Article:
TELFORD VICE, Cape Town
SOMETIMES the little things matter, things like one of the many smiles Faf du Plessis wore at Newlands on Wednesday.
It was not the smile he had for the fans after South Africa had beaten Australia for the fifth straight time, nor the one he unfurled at the press conference that followed, nor even the one he would have had fixed on his face when he turned off the light that night.
Instead, it was the smile Du Plessis couldn’t help cracking in the mad moments after Imran Tahir had fired a full toss at Matthew Wade in the 42nd over.
Wade, as competent as he is competitive, darted outside off and nurdled the ball to fine leg.
Du Plessis set after it, dived, made contact with half-a-hand, scrambled up, flopped over as the damn thing squirted away, and was then reduced to crawling after it like a half-squashed spider before, finally, the ball was secured and tossed with not a little disgust back from whence it came.
South Africa’s captain would have known Australia needed 91 off 52, and that as long as the feisty David Warner was alive at the crease so were the Aussies’ chances of winning. And Warner was rudely alive.
Which was when Du Plessis, still on his hands and knees, looked up and allowed his face to melt into the smile that mattered most.
There are several reasons South Africa outplayed Australia, among them a batting order that refused to give up to an attack that was never without ideas, to the visitors’ inexperienced bowlers – which was more than matched by the injury enforced absence of AB de Villiers.
But the Faf factor is right up there, his rock steady leadership the calm eye of the hurricane international cricket quickly becomes.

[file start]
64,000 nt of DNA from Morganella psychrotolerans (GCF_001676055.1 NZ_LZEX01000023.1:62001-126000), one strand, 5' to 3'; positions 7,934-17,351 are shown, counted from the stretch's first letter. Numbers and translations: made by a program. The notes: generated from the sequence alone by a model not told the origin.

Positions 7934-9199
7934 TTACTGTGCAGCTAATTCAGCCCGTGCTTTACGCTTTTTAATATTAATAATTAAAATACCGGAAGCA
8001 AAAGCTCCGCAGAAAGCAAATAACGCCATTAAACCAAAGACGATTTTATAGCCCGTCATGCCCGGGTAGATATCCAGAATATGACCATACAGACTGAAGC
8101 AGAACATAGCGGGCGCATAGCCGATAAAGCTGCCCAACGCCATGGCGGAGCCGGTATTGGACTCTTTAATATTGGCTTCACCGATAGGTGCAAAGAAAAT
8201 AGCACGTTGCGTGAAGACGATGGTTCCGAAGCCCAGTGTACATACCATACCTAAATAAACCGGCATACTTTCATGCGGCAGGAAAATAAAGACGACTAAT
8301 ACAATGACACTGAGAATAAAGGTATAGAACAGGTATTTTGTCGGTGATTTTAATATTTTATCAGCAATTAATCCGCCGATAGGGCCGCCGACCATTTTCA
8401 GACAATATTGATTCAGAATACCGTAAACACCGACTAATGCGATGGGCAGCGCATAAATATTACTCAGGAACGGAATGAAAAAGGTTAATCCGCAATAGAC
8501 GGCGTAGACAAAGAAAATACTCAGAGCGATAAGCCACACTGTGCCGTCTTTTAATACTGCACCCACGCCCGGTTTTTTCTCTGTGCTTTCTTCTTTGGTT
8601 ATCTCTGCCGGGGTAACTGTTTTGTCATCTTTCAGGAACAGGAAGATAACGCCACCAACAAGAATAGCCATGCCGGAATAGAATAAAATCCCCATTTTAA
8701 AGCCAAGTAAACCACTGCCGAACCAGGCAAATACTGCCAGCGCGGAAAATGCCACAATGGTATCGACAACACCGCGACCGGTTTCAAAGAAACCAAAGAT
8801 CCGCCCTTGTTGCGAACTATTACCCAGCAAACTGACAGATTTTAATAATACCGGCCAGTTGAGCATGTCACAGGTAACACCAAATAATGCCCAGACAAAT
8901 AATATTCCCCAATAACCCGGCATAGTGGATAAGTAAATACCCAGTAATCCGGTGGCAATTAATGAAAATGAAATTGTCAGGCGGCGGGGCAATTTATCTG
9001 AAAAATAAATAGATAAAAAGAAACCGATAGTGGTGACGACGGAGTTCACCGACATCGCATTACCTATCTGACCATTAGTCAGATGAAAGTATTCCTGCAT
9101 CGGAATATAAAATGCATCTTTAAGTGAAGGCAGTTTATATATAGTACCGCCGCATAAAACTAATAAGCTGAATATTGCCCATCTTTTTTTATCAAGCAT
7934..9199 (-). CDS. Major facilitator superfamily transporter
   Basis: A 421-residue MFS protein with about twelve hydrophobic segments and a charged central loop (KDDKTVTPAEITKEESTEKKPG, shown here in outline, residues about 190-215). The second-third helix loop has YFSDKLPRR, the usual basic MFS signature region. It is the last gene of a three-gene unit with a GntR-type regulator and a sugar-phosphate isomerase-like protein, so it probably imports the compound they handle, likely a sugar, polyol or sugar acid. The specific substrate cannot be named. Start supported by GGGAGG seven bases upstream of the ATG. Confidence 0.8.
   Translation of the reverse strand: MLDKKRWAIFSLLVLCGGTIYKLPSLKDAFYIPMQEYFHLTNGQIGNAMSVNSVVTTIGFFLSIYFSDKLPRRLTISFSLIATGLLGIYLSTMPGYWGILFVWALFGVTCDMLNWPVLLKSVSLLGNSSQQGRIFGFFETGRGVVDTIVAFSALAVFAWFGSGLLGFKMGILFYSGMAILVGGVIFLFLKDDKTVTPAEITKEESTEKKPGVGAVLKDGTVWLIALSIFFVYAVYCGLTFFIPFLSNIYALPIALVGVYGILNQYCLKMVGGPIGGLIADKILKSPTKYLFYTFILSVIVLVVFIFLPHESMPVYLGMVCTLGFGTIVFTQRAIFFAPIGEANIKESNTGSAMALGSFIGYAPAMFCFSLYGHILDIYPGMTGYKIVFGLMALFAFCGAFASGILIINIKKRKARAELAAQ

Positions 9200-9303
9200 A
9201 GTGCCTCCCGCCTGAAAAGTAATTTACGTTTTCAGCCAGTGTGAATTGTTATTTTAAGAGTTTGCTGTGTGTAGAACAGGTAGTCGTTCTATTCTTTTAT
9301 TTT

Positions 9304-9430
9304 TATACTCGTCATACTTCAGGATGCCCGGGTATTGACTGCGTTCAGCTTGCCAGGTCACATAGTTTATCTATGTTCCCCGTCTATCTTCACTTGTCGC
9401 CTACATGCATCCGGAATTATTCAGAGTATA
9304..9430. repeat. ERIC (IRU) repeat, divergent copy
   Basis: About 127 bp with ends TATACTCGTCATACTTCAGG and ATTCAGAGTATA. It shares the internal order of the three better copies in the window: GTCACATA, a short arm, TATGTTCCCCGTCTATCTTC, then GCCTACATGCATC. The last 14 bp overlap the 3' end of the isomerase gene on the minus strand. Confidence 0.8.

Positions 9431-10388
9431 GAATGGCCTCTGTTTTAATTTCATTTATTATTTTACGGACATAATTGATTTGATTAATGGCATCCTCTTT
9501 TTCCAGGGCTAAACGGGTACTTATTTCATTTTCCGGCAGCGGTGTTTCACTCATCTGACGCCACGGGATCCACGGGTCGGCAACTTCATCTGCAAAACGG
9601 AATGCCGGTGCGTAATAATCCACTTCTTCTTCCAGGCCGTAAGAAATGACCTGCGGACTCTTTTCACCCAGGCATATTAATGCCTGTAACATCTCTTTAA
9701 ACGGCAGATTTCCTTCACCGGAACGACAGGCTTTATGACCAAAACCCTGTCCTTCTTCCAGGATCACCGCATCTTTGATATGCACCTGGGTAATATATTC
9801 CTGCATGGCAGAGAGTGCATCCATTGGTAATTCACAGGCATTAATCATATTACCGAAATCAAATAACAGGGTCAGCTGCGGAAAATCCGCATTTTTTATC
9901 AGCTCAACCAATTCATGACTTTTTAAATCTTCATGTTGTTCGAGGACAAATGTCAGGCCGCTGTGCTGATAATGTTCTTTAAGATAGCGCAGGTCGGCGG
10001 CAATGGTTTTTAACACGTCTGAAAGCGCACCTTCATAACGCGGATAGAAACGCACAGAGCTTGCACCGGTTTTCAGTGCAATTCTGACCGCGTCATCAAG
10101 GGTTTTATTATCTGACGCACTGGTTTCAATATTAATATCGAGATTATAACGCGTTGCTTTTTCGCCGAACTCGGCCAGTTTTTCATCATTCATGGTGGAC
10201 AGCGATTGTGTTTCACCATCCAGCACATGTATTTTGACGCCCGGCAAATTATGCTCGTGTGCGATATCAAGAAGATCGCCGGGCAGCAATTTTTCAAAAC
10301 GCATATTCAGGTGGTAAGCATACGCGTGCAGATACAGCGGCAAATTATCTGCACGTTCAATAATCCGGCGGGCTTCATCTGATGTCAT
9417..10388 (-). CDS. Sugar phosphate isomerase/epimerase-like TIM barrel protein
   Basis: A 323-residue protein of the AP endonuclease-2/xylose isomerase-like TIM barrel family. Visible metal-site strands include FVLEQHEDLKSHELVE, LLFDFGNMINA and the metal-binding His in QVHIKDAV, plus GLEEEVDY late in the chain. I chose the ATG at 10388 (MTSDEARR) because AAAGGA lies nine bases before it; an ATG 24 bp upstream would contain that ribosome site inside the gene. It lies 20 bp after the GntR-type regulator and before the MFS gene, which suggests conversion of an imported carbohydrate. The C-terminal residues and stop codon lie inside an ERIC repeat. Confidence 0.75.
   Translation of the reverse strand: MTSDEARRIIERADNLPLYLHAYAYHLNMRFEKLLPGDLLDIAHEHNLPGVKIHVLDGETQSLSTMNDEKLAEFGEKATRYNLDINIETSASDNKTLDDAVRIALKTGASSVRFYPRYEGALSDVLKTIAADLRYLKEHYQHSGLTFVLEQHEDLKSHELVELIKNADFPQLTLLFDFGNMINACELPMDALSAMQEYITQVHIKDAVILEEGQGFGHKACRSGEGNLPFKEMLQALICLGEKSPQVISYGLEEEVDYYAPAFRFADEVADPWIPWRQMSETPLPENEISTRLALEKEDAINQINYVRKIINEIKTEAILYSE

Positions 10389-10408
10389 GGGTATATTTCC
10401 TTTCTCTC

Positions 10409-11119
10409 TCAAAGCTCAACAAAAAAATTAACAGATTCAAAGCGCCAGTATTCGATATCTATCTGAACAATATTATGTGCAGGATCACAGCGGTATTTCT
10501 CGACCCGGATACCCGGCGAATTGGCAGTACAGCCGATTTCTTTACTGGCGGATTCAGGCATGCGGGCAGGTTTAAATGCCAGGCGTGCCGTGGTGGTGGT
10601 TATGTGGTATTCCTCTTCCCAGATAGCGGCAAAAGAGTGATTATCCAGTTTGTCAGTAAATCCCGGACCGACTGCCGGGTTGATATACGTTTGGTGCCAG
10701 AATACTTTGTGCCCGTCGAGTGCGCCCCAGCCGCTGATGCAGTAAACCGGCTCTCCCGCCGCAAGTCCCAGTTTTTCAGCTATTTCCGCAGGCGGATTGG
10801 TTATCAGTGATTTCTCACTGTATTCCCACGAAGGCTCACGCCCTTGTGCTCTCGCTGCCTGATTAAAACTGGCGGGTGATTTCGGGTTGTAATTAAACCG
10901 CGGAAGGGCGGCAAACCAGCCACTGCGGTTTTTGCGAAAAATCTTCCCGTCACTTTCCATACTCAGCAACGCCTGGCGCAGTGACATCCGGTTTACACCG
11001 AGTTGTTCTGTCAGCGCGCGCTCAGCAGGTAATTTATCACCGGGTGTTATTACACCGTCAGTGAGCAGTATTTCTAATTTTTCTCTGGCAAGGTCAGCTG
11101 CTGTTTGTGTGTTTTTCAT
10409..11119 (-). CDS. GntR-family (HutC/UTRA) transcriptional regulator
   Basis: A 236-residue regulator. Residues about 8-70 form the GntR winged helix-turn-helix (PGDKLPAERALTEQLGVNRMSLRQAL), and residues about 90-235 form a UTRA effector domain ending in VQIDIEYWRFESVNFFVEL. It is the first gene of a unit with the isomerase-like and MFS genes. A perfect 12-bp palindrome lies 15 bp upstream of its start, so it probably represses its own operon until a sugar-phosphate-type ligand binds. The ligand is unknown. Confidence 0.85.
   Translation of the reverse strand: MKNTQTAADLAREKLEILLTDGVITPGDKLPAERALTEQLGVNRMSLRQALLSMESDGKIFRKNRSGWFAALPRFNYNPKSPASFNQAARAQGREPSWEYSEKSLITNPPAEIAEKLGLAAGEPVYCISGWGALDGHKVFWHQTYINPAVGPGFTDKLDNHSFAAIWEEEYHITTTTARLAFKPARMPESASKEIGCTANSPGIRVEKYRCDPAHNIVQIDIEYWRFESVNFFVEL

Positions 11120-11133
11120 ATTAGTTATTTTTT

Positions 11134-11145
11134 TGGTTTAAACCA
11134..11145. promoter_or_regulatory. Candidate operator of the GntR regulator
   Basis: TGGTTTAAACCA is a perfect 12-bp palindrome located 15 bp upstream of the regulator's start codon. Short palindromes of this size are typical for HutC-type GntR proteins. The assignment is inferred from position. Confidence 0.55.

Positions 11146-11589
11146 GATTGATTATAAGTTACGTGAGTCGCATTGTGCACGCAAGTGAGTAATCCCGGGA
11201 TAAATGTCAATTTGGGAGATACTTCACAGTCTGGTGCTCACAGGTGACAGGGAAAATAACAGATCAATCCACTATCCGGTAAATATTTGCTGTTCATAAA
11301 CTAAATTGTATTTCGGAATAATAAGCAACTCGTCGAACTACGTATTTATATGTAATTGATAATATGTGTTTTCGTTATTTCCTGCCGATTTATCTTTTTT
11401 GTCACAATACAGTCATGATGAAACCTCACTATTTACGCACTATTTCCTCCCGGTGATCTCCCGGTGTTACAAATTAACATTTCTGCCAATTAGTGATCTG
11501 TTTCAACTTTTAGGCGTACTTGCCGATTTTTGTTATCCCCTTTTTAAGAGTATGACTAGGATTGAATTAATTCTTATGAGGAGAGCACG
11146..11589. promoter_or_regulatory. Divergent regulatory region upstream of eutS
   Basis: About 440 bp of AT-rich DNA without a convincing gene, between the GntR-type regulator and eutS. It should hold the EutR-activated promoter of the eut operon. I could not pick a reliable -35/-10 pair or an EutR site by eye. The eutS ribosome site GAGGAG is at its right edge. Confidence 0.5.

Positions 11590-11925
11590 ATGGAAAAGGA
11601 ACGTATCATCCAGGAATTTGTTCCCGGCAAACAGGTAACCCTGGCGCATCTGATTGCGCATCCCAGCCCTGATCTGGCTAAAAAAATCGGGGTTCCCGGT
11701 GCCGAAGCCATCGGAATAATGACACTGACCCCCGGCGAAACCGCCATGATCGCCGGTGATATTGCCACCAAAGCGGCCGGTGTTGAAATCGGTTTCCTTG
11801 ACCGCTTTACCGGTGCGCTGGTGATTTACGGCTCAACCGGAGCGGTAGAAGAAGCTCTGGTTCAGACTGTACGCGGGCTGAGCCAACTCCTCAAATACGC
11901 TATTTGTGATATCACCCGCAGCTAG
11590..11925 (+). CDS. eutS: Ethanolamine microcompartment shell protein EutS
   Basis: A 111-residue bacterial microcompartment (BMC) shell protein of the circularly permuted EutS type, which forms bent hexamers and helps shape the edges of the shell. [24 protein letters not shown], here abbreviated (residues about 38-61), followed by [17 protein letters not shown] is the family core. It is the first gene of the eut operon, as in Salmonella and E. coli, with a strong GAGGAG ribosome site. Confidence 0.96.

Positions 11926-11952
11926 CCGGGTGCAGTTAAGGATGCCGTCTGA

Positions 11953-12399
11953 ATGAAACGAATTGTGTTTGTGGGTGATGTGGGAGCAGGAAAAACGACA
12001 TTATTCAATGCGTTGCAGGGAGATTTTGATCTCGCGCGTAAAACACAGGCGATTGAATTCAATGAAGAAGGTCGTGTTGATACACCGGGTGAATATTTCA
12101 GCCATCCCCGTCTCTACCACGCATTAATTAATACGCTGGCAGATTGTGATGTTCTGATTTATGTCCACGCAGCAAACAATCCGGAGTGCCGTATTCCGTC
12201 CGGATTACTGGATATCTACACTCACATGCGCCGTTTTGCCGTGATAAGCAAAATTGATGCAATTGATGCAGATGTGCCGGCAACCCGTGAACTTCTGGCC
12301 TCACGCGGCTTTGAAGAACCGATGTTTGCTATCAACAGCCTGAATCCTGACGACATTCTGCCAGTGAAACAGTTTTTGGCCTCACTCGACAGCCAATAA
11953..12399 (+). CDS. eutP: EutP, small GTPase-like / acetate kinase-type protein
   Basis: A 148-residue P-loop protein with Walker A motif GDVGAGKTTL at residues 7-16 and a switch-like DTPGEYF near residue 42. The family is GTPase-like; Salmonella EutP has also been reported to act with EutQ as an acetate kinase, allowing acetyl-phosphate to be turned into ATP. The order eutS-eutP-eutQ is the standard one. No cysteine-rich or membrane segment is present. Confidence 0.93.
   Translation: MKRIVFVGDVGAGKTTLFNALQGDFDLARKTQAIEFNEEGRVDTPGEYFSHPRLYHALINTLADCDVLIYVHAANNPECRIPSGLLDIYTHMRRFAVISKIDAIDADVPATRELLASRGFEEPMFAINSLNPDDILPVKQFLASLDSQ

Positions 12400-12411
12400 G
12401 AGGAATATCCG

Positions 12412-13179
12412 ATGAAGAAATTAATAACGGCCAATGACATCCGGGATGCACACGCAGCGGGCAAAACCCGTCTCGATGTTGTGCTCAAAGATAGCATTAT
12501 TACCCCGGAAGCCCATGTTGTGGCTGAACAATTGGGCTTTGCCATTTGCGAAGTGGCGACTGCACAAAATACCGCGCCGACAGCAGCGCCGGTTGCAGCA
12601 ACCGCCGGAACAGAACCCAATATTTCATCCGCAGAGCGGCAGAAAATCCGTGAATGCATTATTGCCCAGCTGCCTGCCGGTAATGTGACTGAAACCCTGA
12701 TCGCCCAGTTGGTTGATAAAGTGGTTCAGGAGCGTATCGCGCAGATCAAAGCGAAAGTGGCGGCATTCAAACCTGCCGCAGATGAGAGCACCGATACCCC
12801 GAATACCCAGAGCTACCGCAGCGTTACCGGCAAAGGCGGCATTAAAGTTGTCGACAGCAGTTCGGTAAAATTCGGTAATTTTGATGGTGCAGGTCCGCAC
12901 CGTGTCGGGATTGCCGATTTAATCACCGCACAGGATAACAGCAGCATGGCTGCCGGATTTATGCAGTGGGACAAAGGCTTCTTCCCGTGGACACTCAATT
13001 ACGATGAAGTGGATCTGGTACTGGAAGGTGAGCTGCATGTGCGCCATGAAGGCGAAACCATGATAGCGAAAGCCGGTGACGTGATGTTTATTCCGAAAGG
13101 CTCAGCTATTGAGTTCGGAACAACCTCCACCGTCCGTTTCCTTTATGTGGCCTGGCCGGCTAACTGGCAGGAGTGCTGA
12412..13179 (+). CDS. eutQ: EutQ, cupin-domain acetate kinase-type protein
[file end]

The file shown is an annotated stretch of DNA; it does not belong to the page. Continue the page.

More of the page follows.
And that from a man who was dropped for his home test against England last season and – but for the gammy elbow that kept De Villiers out of the tests against New Zealand in September and the ODIs against Australia – might have missed more games than he has since played for South Africa, nevermind lead them.
“In my first two years as captain I tried to make sure you have the best interests of the players (at heart) and make sure you have them on you side the whole time and try and connect with them,” Du Plessis said in the afterglow of Wednesday’s win.
“But I’ve learnt in the past two months that it’s more important to challenge players and get the best out of them and really be honest with them.”
Du Plessis also deserves honesty, and the truth is he is South Africa’s best captain, whatever the format.
Also true is that Russell Domingo deserved better than the insulting tone of much of the criticism slung his way in the wake of South Africa’s disappointing 2015-16 campaign.
“As a squad we made a huge transition when we went away and had a hard look at ourselves, and the great thing was coaches were part of it,” Du Plessis said.
“They were really eager to try and improve themselves. Since that day they’ve been brilliant.
“Russell has stepped up his game. He is challenging people and players now to try and be better.”
To beat Australia in Australia, where South Africa jet off to today to play three tests next month, they will have to be more than better.
They will have to be at their best, especially as De Villiers is still out.
But they have Du Plessis, Domingo, the dream delivered of a 5-0 whipping of Australia, and this: “It’s good to see smiles on people’s faces and if we’re responsible for that, that’s great.”
South Africa, that is your captain speaking.
If that doesn’t make you smile, nothing will.